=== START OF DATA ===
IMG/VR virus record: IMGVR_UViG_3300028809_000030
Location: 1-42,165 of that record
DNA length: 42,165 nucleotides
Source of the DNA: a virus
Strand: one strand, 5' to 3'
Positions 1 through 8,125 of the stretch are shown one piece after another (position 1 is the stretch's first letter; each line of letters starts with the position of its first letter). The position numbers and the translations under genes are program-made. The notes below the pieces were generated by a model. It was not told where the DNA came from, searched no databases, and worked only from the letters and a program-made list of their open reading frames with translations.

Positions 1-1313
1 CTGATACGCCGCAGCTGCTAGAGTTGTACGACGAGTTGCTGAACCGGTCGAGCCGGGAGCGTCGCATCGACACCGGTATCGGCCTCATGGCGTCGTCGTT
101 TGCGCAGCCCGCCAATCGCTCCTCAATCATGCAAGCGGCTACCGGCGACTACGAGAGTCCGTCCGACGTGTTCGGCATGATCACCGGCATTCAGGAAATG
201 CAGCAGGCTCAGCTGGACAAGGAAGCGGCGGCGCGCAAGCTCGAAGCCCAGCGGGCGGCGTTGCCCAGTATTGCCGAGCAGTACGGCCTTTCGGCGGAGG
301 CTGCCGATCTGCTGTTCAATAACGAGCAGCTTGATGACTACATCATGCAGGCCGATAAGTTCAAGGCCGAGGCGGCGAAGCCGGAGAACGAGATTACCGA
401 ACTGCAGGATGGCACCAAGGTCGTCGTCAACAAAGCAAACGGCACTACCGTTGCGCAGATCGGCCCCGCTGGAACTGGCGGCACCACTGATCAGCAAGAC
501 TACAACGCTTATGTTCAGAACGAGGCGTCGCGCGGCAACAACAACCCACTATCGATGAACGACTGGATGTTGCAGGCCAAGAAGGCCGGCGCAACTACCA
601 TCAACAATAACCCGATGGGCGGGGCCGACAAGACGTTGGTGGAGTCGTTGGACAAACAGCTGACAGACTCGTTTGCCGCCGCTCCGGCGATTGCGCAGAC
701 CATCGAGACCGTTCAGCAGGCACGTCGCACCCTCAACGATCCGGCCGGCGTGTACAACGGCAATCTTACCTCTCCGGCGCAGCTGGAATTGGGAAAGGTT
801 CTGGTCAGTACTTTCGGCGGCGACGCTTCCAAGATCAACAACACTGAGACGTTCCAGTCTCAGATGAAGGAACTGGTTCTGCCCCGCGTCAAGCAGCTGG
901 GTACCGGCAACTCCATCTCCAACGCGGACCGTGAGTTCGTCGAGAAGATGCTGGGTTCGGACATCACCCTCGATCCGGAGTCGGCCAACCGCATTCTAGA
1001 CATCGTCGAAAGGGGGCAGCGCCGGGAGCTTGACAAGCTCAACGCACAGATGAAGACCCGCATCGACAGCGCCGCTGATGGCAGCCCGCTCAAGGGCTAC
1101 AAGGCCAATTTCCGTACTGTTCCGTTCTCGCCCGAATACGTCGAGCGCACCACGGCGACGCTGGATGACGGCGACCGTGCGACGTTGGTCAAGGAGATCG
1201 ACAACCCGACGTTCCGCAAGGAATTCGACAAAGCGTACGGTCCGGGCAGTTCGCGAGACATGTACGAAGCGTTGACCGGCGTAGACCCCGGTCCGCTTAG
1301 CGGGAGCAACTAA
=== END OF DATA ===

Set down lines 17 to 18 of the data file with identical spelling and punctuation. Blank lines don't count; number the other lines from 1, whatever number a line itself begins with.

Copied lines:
901 GTACCGGCAACTCCATCTCCAACGCGGACCGTGAGTTCGTCGAGAAGATGCTGGGTTCGGACATCACCCTCGATCCGGAGTCGGCCAACCGCATTCTAGA
1001 CATCGTCGAAAGGGGGCAGCGCCGGGAGCTTGACAAGCTCAACGCACAGATGAAGACCCGCATCGACAGCGCCGCTGATGGCAGCCCGCTCAAGGGCTAC